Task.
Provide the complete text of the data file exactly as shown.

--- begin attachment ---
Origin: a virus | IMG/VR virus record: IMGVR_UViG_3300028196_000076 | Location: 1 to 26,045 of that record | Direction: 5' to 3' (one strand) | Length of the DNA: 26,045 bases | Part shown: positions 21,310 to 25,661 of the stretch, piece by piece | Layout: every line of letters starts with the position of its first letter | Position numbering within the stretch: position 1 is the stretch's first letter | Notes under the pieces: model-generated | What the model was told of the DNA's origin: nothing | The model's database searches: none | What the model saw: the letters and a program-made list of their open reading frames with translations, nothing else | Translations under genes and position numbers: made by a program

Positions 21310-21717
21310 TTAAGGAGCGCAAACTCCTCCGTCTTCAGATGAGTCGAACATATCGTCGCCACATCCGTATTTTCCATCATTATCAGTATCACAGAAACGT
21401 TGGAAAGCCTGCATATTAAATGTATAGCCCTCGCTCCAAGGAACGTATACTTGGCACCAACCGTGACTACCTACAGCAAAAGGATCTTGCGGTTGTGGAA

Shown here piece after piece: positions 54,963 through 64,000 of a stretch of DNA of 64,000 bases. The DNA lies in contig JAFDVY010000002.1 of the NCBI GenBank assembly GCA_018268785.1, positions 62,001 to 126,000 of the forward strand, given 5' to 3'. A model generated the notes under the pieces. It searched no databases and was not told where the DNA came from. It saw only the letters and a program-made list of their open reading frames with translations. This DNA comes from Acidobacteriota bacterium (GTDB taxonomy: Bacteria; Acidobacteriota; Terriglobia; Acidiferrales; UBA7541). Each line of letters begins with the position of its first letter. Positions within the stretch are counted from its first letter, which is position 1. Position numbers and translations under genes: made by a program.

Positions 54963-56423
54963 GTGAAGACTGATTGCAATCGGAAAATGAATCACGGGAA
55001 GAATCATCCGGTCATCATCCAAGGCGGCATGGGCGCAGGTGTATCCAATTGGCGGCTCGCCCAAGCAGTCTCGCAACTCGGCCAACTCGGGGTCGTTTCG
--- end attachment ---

Origin: a virus | IMG/VR virus record: IMGVR_UViG_3300028196_000076 | Location: 1 to 26,045 of that record | Direction: 5' to 3' (one strand) | Length of the DNA: 26,045 bases | Part shown: positions 21,310 to 25,661 of the stretch, piece by piece | Layout: every line of letters starts with the position of its first letter | Position numbering within the stretch: position 1 is the stretch's first letter | Notes under the pieces: model-generated | What the model was told of the DNA's origin: nothing | The model's database searches: none | What the model saw: the letters and a program-made list of their open reading frames with translations, nothing else | Translations under genes and position numbers: made by a program

Positions 21310-21717
21310 TTAAGGAGCGCAAACTCCTCCGTCTTCAGATGAGTCGAACATATCGTCGCCACATCCGTATTTTCCATCATTATCAGTATCACAGAAACGT
21401 TGGAAAGCCTGCATATTAAATGTATAGCCCTCGCTCCAAGGAACGTATACTTGGCACCAACCGTGACTACCTACAGCAAAAGGATCTTGCGGTTGTGGAA

Shown here piece after piece: positions 54,963 through 64,000 of a stretch of DNA of 64,000 bases. The DNA lies in contig JAFDVY010000002.1 of the NCBI GenBank assembly GCA_018268785.1, positions 62,001 to 126,000 of the forward strand, given 5' to 3'. A model generated the notes under the pieces. It searched no databases and was not told where the DNA came from. It saw only the letters and a program-made list of their open reading frames with translations. This DNA comes from Acidobacteriota bacterium (GTDB taxonomy: Bacteria; Acidobacteriota; Terriglobia; Acidiferrales; UBA7541). Each line of letters begins with the position of its first letter. Positions within the stretch are counted from its first letter, which is position 1. Position numbers and translations under genes: made by a program.

Positions 54963-56423
54963 GTGAAGACTGATTGCAATCGGAAAATGAATCACGGGAA
55001 GAATCATCCGGTCATCATCCAAGGCGGCATGGGCGCAGGTGTATCCAATTGGCGGCTCGCCCAAGCAGTCTCGCAACTCGGCCAACTCGGGGTCGTTTCG